Heavy patrols of armoured vehicles and French soldiers could be seen in Bangui, where more than 1,000 people are believed to have been killed in three weeks of unrest.
The Red Cross has said it recovered some 100 bodies in Bangui, including 20 in a mass grave, amid increased fighting this week between Christians and Muslims.
A combined force of 1,600 French troops and 4,000 African union soldiers are struggling to contain the violence, which has wracked the majority Christian country since a March coup by the mostly Muslim Seleka rebels who installed Michel Djotodia as president.
Last week, France's Foreign Minister Laurent Fabius announced that France, which has led the military intervention, would "soon" have military support from other European countries, however he did not specify which countries would send troops.
Automatic gunfire rattled central Bangui and tracer fire marked the sky overnight on Friday, and shots could be heard form the presidential palace and a nearby military camp.
Presidential spokesman Guy-Simplice Kodegue said the shooting was the result of a misunderstanding between Seleka fighters and troops from the African MISCA force.
A source with MISCA said two Congolese police had been killed in the shooting but provided no further details.
Two Chadian citizens were also wounded by stray gunfire at their nearby embassy, a diplomatic source said.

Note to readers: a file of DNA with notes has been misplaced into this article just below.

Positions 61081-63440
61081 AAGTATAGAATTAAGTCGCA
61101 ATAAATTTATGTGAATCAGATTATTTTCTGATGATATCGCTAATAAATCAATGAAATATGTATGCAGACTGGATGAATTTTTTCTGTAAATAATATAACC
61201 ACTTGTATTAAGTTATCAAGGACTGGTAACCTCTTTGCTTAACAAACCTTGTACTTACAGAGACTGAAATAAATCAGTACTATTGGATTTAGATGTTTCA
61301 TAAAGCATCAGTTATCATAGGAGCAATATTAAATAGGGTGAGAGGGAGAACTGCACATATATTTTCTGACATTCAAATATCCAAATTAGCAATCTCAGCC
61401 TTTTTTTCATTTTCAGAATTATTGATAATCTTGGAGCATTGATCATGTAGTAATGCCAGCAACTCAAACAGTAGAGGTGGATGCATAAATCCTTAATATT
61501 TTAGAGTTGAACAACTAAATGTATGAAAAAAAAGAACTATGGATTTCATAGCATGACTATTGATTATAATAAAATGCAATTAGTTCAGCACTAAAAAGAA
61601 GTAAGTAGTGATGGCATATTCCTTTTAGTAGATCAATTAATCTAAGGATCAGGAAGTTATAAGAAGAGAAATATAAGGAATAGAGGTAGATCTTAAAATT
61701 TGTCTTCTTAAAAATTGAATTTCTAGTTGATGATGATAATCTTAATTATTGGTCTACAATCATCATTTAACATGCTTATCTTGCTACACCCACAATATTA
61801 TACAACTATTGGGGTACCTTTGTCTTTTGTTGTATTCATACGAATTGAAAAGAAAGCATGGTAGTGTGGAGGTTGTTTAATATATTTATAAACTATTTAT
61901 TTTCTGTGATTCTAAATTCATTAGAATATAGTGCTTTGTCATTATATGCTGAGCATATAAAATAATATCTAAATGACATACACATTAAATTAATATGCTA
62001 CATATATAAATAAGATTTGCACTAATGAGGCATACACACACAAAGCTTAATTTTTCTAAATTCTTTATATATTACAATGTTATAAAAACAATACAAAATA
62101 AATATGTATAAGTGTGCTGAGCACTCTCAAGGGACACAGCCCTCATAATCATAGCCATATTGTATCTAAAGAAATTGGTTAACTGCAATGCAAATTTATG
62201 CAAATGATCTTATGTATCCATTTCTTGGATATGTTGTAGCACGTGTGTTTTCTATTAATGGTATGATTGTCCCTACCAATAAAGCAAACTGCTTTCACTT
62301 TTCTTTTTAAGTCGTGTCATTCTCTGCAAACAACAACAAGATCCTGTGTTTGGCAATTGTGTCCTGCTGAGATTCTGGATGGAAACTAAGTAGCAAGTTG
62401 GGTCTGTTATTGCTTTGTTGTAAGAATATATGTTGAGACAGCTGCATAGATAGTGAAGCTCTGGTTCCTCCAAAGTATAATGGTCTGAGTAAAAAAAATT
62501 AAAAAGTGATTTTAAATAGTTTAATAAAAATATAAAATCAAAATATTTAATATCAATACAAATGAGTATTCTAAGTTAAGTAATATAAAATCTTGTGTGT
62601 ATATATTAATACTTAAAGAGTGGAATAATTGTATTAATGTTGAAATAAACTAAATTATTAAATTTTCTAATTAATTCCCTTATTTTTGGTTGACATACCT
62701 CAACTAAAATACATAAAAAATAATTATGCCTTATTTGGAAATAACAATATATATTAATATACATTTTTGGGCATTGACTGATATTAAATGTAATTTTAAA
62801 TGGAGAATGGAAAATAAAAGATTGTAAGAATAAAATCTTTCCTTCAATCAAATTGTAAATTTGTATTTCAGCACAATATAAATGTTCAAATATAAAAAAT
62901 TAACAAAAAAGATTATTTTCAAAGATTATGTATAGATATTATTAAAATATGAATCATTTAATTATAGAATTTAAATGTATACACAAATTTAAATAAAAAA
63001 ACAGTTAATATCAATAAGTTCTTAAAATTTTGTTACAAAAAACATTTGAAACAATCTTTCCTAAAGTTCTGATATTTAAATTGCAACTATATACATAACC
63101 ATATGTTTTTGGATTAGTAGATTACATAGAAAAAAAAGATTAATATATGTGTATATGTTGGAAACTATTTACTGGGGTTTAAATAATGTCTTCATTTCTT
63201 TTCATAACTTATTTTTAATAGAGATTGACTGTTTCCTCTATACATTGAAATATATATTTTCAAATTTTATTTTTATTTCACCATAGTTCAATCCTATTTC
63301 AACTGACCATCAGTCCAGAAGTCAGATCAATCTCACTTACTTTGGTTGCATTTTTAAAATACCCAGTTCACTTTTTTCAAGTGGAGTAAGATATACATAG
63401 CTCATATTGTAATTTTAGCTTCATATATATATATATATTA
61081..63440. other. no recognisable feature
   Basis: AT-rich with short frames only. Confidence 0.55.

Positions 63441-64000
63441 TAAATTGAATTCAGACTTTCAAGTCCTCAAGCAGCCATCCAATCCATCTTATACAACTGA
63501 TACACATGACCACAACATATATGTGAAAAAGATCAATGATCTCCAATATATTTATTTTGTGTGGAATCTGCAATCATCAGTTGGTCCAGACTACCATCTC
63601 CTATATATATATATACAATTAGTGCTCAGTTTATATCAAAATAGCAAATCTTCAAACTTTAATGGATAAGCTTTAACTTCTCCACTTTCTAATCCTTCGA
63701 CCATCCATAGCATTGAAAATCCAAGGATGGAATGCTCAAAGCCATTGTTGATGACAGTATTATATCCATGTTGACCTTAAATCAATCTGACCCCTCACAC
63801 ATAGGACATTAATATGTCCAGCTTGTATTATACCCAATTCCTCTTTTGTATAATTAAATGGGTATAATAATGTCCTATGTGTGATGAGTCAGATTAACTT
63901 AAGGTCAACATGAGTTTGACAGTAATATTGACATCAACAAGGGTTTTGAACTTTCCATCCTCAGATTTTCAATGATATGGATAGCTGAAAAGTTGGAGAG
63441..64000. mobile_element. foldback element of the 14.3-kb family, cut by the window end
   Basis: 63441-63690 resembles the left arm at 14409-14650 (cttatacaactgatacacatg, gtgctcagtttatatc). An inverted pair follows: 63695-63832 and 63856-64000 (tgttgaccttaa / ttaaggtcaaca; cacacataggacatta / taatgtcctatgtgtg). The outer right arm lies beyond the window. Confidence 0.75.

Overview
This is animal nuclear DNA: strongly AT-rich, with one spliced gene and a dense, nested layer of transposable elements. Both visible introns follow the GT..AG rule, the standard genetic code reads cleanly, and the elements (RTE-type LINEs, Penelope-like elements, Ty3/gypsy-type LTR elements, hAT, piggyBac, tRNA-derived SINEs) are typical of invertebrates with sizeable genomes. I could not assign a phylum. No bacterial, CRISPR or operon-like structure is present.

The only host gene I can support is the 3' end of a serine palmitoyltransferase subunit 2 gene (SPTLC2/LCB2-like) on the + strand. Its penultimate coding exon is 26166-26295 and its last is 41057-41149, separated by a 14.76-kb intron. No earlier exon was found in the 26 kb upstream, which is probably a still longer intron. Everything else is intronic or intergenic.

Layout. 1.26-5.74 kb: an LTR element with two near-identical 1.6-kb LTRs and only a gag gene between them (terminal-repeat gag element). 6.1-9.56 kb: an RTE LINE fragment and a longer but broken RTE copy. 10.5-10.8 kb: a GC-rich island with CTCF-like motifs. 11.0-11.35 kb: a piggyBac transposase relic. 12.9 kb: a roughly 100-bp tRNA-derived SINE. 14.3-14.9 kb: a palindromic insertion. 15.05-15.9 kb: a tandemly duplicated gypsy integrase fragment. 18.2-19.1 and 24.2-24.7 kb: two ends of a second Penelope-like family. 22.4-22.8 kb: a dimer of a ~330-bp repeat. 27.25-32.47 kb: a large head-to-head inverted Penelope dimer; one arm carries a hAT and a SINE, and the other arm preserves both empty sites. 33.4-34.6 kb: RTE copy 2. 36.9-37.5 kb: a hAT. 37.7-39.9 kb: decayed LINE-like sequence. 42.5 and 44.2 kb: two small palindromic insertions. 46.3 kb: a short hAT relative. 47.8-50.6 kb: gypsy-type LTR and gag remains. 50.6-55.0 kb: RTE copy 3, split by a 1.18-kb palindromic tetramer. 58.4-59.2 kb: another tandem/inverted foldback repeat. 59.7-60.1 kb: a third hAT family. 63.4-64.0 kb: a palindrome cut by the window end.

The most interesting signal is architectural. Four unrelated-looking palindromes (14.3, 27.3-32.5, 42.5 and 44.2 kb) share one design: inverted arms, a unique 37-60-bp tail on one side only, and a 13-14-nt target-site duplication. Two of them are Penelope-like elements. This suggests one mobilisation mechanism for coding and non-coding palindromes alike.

Confusion reigned in the capital, where heavy fighting sparked panic on Wednesday and sent thousands fleeing for shelter at the airport, the base for French and African forces.
"I'm not even trying to understand what's happening," a shopkeeper in central Bangui said.
"The shooting starts, I hide. The shooting stops, I come out. Then it starts again and I hide again."
At least one civilian was killed and several children wounded Friday when Chadian soldiers threw grenades into a crowd, military and humanitarian sources said.
A military source said the soldiers had been faced with angry demonstrators gathered along a road as they drove by with escaping Chadians.
Soldiers from mainly Muslim Chad have been accused of siding with Seleka forces and the AU has said they will redeploy outside the capital to avoid tensions.
The accusations have been fanned by several incidents, including one on Monday when Burundian troops in the AU force said Chadian soldiers opened fire on them as they were disarming former rebels.
The same day, Chadian peacekeepers fired on a stone-throwing crowd of mostly Christian protesters, killing one man and wounding around 40 more.
Much of the unrest has been blamed on Christian militias carrying out revenge attacks on Muslims after months of abuses by ex-Seleka rebels.
Some 600 French troops were deployed in two flashpoint neighbourhoods on Thursday in a bid to prevent further violence.
French troops and African Union soldiers are trying to restore order in the chronically unstable country after receiving a UN mandate in early December.
The violence is estimated to have forced more than 700,000 people from their homes across the country — including more than 200,000 in Bangui alone.
The country's top Muslim and Catholic clerics have jointly called for extra peacekeepers to be deployed, while US Secretary of State John Kerry said Washington is "alarmed" by the rise in fighting.